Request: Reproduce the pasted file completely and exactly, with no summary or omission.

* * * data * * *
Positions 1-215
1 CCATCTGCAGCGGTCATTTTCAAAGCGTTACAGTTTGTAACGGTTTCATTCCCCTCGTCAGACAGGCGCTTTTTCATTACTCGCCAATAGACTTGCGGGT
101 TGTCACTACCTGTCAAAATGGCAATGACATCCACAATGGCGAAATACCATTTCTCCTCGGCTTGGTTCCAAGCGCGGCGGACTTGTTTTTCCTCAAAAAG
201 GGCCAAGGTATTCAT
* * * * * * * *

Positions 1-215
1 CCATCTGCAGCGGTCATTTTCAAAGCGTTACAGTTTGTAACGGTTTCATTCCCCTCGTCAGACAGGCGCTTTTTCATTACTCGCCAATAGACTTGCGGGT
101 TGTCACTACCTGTCAAAATGGCAATGACATCCACAATGGCGAAATACCATTTCTCCTCGGCTTGGTTCCAAGCGCGGCGGACTTGTTTTTCCTCAAAAAG
201 GGCCAAGGTATTCAT